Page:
Frost Peach Information – How To Grow A Frost Peach Tree

Frost Peach Information – How To Grow A Frost Peach Tree

By: Bonnie L. Grant, Certified Urban Agriculturist
Image by ROMEOCHARLY

If you are looking for a cold hardy peach tree, try growing Frost peaches. What is a Frost peach? This variety is a partial freestone with classic peachy good looks and flavor. These peaches are yummy canned, in desserts or fresh out of hand. Continue reading for some helpful Frost peach information that can help you decide if this is the cultivar for you.

What is a Frost Hardy Peach?

Close your eyes and conjure up the scent of a fully ripe summer peach. There are few things like the abundant fruits of summer, and peaches are one of the best. A Frost peach produces medium to large fruits on a self-fruitful tree. Fruits are so abundant that tip pruning may have to occur to allow fruit space to develop.

Frost peach grows in United States Department of Agriculture 5 to 9, making it one of the hardiest peaches available. It does bloom early, however, which may make fruit set difficult in areas with late freezes. Beautiful hot pink flowers occur in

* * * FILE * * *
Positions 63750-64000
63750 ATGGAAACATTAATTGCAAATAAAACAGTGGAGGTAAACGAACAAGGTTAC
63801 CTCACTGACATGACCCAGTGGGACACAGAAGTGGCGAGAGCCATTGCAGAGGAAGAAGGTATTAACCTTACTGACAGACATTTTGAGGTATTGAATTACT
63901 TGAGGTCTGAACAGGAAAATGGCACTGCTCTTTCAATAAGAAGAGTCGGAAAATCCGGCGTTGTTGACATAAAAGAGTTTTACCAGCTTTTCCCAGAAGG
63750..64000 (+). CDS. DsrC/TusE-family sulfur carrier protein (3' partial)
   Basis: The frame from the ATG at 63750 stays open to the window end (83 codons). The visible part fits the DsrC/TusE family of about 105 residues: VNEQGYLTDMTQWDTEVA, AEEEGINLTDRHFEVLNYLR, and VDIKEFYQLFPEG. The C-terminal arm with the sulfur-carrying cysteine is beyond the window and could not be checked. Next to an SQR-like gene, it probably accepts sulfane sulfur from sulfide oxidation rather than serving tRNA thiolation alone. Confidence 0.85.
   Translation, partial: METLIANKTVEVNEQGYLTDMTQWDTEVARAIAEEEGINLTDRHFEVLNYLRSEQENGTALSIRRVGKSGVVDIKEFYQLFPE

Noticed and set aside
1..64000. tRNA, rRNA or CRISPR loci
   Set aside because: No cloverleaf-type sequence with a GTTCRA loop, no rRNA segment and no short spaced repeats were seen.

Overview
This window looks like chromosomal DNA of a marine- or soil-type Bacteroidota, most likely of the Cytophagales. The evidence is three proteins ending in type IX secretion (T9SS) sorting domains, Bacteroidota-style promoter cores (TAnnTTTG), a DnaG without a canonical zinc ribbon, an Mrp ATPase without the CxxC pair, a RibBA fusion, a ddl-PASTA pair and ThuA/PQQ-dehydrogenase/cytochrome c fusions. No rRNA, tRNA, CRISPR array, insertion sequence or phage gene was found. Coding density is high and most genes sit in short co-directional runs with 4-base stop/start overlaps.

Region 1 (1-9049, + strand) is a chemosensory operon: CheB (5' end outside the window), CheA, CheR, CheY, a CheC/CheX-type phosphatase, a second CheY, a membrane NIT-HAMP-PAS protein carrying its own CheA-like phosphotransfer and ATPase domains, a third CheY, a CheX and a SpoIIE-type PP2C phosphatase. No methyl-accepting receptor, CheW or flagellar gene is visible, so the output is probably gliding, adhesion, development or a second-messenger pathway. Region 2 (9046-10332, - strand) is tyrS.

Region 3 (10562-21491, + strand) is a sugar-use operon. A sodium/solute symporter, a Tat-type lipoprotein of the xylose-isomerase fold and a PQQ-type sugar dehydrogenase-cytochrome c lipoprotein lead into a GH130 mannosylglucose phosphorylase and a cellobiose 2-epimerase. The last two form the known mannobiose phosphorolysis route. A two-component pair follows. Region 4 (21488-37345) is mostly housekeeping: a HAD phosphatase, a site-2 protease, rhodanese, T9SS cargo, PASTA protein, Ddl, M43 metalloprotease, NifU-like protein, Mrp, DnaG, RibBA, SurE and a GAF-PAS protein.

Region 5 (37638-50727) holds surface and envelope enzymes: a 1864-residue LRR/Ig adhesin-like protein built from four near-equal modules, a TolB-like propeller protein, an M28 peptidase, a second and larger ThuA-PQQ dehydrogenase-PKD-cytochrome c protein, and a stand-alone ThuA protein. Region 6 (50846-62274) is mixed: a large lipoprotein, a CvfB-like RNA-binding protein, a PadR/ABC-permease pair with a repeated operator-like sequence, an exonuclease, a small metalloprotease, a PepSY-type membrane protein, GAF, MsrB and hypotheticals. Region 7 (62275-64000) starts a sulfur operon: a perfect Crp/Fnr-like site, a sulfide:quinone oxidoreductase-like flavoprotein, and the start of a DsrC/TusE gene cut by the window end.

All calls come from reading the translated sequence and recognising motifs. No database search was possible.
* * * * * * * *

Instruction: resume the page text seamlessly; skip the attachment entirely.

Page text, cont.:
spring before the tree develops leaves.

These cold hardy peaches grow 12 to 18 feet (3.6 to 6 m.) in height but semi-dwarf forms are available that only get 10 to 12 feet (3 to 3.6 m.). Pruning can help keep your Frost peach tree the height you require. The fruits are slightly blushed over greenish yellow to yellow skin and have yellow-orange flesh and a semi-clinging stone.

Frost Peach Information

The Frost peach tree requires 700 chill hours to break dormancy and set fruit. It is resistant to peach leaf curl and root knot nematodes. It is, however, susceptible to oriental fruit moths, brown rot and peach twig borer. They are extremely adaptable plants that will start bearing 3 to 5 years after planting.

By the time the tree is mature at 8 to 12 years, it will produce its peak crops. Blooming occurs in mid-March to April and fruits are generally ready in mid to late August. Peaches don’t store for long, so staggered plantings of varieties that ripen at different times are suggested. These cold hardy peaches are great canned, however, so a bumper crop won’t go to waste.

Growing Frost Peaches

Peaches prefer a site with full sun and well-draining soil. They can thrive in almost any soil type as long as it doesn’t get boggy.

Fertilize once per year in early spring. Use organic mulch around the root zone to preserve moisture and prevent weeds.

Peach trees need regular pruning to promote air flow and enhance cropping. You can remove old, dead or diseased wood at any time of the year, but maintenance pruning is done in spring just at bud swell. Remove the old, gray shoots that will not fruit and leave the reddish young growth. Peaches fruit on 1-year growth and can be pruned hard annually. If necessary, once fruit begins to form, nip off a few in each developing group to promote bigger peaches.

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